Storing Information in DNA Takes Huge Leap Forward

Researchers say they have created a dramatically more efficient means of storing information within DNA than those currently available, potentially 100 times more. Such a breakthrough is significant, the researchers say, because storing information within DNA is much more robust and long lasting than things like magnetic hard drives currently in use.


“The magnetic hard drives we currently use to store computer data can take up lots of space,” reads a story from BBC News announcing the new breakthrough. “And they have to be replaced over time.”

Instead, they note, using DNA, which is the preferred data storage mechanism of all forms of biological life, allows for huge amounts of information to be archived inside the anatomical roadmap of tiny molecules. And, that same story claims, “The data would also last thousands of years, according to scientists.”


To actually store data within DNA, researchers must build the individual strands one molecule at a time. Since DNA is composed of four base amino acids, Adenine, Cytosine, Guanine and Thymine, this often involves identifying one pair as zeros and one pair as ones. This construction allows the data to be stored in binary code, like most computer information.

However, unlike previous methods that take days or even weeks to store a few hundred megabytes of information at a particularly high cost, this new technique developed by the Georgia Tech Research Institute (GTRI), has designed a chip and a process they say can reduce that cost, while significantly improving the data storage capacity.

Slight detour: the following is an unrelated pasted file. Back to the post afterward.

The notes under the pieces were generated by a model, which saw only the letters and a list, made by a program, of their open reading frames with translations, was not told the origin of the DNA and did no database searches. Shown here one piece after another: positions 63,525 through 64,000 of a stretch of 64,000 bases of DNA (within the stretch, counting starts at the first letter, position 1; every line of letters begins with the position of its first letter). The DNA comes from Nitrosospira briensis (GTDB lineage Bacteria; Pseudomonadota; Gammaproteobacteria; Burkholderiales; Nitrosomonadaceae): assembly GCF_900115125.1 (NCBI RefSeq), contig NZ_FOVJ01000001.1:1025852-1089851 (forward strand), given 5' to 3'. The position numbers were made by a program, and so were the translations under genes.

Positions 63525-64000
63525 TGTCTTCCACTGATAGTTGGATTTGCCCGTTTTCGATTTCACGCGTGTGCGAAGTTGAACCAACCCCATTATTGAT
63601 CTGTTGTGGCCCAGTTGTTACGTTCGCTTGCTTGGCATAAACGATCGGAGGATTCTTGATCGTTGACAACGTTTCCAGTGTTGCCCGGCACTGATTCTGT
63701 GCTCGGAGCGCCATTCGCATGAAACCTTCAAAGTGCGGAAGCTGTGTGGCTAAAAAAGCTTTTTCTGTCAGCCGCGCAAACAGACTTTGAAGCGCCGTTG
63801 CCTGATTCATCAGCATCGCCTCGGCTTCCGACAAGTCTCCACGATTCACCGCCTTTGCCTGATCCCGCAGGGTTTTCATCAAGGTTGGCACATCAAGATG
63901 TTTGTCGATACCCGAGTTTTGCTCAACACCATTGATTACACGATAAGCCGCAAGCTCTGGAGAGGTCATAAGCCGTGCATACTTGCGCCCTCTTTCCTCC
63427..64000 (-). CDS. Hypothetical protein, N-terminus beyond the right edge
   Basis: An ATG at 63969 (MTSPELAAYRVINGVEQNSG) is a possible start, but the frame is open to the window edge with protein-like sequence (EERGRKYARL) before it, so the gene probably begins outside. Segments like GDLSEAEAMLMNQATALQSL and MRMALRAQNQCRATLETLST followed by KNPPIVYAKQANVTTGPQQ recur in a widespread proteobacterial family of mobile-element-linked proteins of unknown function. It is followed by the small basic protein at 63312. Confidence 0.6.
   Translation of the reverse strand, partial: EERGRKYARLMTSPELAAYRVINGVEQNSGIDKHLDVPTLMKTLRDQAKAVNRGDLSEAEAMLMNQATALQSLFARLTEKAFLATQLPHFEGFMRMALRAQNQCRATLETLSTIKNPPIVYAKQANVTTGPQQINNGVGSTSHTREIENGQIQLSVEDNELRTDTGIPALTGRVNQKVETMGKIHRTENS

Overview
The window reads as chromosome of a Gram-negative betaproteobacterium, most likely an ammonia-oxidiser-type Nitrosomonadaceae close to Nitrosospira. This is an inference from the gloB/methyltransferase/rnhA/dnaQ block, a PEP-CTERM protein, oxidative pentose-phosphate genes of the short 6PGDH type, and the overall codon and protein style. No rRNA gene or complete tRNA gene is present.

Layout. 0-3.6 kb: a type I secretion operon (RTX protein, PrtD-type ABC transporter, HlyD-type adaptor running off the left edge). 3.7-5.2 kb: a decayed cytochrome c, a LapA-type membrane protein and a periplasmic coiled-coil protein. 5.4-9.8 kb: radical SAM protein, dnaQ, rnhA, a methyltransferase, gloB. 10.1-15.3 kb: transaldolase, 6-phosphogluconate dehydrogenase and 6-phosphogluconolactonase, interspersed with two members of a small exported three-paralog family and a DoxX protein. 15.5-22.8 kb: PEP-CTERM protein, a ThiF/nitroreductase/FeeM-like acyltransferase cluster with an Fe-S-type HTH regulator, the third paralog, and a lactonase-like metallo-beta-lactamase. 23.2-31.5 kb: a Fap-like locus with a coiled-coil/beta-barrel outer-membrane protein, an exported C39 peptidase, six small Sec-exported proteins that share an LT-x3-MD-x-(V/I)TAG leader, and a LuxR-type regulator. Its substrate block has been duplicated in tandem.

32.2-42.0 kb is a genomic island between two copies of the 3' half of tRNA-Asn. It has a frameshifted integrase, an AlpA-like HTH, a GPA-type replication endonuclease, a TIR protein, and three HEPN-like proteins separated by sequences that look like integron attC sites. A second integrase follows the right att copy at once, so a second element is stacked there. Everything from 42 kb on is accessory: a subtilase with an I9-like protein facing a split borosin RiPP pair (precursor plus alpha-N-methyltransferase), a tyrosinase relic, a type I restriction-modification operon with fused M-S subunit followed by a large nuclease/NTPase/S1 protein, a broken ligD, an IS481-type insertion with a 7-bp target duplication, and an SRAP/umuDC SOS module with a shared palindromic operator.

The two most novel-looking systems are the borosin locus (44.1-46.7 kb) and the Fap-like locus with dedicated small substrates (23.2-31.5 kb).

“The density of features on our new chip is [approximately] 100x higher than current commercial devices,” said senior GTRI research scientist Nicholas Guise in the BBC news interview. “So once we add all the control electronics – which is what we’re doing over the next year of the program – we expect something like a 100x improvement over existing technology for DNA data storage.”


According to the BBC report, “The high cost of DNA storage has so far restricted the technology to “boutique customers”, such as those seeking to archive information in time capsules.”

However, they note, the cost is mostly in the storage and eventual retrieval of data, so for long term storage purposes that cost may potentially be spread over decades, centuries or even millennia.

“It only costs much money to write the DNA once at the beginning and then to read the DNA at the end,” explained Guise. “If we can get the cost of this technology competitive with the cost of writing data magnetically, the cost of storing and maintaining information in DNA over many years should be lower.”

In the end, the researchers involved say this process will still need time and development to make its long term goals of lowered cost and higher efficiency. But, given the potential benefits for humanity, it is a process they believe is worth undertaking.

Or, as the story from BBC notes, “Scientists have said that, if formatted in DNA, every movie ever made could fit inside a volume smaller than a sugar cube.”


Follow and connect with author Christopher Plain on Twitter: @plain_fiction